Additionally, alcohol can hinder nutrient absorption, affecting your body’s ability to repair DNA.

If you drink alcohol, consider limiting yourself to one serving daily or abstaining altogether.

Hormone replacement therapy (HRT): Research shows that HRT may slightly elevate your risk of breast cancer. The exact reason remains unclear, but experts believe the heightened estrogen levels from HRT play a role.

Pregnancy: Some studies show that pregnancy may temporarily increase your breast cancer risk. While the exact mechanism behind this isn’t fully understood, it may have to do with the high hormone levels during pregnancy–especially during the third trimester.

Heightened levels of estrogen and progesterone may have growth-promoting effects on breast cells. Some research suggests this elevated risk can persist for two to three decades post-childbirth, although further studies are needed.

History of radiation therapy to the chest: Research indicates that women who underwent radiation therapy to the chest or breasts (such as Hodgkin’s lymphoma treatment) before turning 30 face a heightened risk of breast cancer as they age.

While some women might develop breast cancer without any recognizable risk factors, it’s essential to remember that having a risk factor doesn’t guarantee you’ll get cancer. Each risk factor varies in its influence. And while a vast majority of women have some risk factors, most don’t develop breast cancer.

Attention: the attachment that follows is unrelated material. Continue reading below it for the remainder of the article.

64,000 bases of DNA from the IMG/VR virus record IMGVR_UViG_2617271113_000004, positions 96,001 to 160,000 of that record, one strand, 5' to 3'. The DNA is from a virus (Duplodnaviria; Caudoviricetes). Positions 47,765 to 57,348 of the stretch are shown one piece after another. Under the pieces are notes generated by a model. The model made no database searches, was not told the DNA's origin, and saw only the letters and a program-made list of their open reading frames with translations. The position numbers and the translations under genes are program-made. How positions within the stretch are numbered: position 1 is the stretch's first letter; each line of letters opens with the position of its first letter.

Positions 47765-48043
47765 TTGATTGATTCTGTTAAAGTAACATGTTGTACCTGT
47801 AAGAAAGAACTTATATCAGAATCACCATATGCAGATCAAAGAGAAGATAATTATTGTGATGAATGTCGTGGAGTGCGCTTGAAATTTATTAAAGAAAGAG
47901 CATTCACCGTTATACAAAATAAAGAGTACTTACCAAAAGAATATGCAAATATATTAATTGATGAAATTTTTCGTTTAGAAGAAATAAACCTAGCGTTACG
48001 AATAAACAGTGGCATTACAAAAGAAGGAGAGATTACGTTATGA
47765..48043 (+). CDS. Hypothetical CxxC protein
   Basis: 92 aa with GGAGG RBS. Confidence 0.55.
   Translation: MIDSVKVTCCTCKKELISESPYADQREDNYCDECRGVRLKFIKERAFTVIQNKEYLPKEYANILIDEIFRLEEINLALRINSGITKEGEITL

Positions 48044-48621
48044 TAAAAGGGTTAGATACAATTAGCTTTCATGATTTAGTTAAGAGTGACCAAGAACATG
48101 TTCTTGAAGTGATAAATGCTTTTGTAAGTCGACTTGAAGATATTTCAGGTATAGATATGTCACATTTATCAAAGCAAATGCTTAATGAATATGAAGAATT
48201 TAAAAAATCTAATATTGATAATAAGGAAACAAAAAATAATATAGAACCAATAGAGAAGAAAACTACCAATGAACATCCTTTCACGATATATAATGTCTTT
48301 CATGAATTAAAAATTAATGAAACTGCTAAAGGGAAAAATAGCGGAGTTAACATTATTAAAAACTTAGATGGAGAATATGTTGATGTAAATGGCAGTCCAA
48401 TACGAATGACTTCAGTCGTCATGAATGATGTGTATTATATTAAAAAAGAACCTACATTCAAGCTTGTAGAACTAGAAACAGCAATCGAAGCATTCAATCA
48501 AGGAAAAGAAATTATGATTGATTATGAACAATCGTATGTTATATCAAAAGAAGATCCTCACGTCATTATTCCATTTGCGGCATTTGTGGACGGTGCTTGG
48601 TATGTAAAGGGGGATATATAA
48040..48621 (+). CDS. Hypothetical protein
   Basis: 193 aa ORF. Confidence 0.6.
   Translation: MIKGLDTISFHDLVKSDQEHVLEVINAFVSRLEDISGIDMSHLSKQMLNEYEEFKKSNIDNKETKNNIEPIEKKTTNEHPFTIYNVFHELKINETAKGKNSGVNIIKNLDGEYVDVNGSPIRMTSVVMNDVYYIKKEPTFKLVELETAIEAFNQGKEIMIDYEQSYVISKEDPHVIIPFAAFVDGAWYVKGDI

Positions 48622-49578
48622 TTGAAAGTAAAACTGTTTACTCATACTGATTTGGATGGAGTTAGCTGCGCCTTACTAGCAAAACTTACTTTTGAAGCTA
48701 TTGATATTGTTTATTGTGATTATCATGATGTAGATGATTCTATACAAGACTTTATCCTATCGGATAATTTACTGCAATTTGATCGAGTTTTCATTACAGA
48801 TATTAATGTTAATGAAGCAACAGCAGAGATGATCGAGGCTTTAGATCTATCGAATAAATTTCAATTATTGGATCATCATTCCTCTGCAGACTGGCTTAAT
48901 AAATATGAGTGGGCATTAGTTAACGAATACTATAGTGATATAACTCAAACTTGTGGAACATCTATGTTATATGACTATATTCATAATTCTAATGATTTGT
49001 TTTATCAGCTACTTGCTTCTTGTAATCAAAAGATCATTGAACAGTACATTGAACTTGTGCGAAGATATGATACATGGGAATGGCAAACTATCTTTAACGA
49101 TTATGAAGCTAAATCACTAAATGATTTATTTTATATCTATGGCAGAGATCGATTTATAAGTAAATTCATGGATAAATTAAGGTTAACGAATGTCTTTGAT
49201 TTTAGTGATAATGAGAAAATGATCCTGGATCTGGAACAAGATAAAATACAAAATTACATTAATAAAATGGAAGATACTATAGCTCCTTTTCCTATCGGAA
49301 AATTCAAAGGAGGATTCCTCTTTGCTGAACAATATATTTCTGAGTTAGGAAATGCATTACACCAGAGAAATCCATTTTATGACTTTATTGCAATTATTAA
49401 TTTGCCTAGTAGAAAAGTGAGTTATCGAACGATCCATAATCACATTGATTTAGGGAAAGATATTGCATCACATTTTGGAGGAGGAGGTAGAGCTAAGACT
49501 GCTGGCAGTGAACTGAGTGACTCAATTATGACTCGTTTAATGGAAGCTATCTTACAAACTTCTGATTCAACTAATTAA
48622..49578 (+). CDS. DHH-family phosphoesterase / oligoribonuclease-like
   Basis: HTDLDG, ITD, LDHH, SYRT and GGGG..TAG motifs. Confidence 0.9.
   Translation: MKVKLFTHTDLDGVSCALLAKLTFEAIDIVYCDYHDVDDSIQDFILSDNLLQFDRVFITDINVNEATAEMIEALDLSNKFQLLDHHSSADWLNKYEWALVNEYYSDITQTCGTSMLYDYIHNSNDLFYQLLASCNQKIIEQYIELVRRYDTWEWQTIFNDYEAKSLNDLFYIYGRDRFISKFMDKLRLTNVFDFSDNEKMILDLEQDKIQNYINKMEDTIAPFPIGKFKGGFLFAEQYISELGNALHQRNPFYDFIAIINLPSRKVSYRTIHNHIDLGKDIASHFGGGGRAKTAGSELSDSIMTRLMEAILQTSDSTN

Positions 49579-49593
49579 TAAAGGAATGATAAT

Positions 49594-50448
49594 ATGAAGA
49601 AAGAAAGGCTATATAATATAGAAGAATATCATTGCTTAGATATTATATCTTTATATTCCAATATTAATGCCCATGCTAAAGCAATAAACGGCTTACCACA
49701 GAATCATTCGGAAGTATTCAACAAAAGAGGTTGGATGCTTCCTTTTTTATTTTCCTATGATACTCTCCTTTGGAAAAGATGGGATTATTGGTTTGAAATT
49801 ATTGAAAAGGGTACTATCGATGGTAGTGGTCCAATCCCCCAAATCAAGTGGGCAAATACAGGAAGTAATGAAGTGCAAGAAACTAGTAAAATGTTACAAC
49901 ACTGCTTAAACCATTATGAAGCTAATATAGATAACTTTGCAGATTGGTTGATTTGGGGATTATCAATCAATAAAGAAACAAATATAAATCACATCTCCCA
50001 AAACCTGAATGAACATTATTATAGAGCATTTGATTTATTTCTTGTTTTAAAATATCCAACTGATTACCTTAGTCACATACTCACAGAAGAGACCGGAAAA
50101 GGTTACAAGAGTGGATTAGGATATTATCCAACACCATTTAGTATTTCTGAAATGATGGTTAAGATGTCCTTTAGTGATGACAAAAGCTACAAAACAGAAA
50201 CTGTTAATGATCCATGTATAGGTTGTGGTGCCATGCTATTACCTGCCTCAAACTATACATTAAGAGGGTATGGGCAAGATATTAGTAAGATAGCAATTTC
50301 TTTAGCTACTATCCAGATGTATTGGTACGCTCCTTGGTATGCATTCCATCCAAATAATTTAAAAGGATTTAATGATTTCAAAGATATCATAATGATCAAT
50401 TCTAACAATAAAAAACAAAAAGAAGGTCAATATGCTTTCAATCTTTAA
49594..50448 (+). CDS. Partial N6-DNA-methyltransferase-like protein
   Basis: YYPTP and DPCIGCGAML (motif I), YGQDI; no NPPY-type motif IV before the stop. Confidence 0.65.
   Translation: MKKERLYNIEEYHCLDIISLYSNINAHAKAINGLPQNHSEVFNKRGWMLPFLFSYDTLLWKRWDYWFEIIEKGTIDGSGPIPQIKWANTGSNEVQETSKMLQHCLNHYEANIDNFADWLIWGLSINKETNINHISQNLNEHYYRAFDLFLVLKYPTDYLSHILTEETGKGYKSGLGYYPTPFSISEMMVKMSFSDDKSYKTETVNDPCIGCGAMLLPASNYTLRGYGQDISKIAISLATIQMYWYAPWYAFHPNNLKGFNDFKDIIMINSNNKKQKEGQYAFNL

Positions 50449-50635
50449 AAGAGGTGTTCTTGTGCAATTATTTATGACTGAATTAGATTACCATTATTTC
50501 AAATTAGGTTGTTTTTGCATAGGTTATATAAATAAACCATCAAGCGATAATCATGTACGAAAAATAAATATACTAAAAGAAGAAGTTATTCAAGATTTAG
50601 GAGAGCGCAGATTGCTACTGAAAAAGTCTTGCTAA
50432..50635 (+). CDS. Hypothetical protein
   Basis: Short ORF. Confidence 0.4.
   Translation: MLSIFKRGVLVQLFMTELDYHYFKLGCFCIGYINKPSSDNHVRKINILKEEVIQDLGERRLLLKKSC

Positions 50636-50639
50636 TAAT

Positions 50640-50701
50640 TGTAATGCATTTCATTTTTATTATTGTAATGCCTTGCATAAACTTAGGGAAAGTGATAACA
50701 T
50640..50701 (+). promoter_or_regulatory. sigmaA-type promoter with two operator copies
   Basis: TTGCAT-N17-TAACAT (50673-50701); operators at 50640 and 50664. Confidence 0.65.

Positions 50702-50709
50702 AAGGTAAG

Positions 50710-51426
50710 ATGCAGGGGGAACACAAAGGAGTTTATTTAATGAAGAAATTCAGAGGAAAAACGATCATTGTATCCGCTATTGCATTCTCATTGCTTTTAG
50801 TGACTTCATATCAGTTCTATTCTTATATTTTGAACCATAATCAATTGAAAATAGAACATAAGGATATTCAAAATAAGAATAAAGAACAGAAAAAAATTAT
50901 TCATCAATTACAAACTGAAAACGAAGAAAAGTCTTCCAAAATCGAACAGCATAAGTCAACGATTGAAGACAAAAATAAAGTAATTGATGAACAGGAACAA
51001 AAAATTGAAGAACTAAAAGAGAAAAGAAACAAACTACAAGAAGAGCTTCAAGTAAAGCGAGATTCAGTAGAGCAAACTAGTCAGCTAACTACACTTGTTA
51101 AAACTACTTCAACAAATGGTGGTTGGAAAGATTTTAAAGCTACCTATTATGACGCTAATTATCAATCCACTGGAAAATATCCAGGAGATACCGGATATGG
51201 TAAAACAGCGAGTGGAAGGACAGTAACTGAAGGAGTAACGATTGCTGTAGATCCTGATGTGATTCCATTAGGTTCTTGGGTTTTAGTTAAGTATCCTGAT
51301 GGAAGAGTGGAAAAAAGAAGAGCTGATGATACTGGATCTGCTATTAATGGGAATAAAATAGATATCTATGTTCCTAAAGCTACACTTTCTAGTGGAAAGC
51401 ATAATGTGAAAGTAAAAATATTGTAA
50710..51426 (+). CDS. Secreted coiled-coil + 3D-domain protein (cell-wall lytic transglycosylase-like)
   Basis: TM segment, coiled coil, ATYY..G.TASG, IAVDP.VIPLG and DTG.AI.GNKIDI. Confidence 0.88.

Most common types of breast cancer

Despite its relatively high survival rate when detected early, breast cancer is a serious disease that can affect your quality of life. Treatments can alter your appearance and well-being, and the associated anxieties can make daily tasks daunting.

But gaining a deeper understanding of the disease can empower you to handle it with a more optimistic perspective. Here are the most common types of breast cancer, as classified by medical professionals.

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Location: common types of breast cancer classified by point of origin

Doctors typically categorize breast cancers by where they begin. Here’s a breakdown of some common types of breast cancer and their starting points:

Ductal carcinoma: the most common type of breast cancer, originating in the breast ducts (the channels that carry milk). Invasive ductal carcinoma, which spreads beyond the ducts, accounts for 70 to 80 percent of all diagnosed cases.

Lobular carcinoma: starts in the milk-producing glands, called lobules. Invasive lobular carcinoma is the second most common breast cancer.

Paget’s disease of the breast: starts in the nipple skin and often extends to the surrounding area (areola). Common signs include itching, burning, and sometimes bleeding or discharge.

Inflammatory breast cancer: a rare but aggressive type that affects the breast’s skin and is characterized by a lack of distinct lumps. The cancer cells obstruct the lymph vessels, leading to a red, swollen appearance, looking similar to an infection.

Spread: types of breast cancer classified by areas spread in the body

Doctors also categorize breast cancer by its progression and whether it has spread within the body. Here’s an overview of breast cancer types based on their extent of spread.

In situ: a term meaning the cancer is localized to its point of origin. The previously discussed cancer types can be in this stage, meaning they haven’t ventured beyond their starting point.

Invasive: a term used when the cancer extends beyond its initial location and into neighboring tissues. At this point, breast cancer may continue spreading to other areas of the body.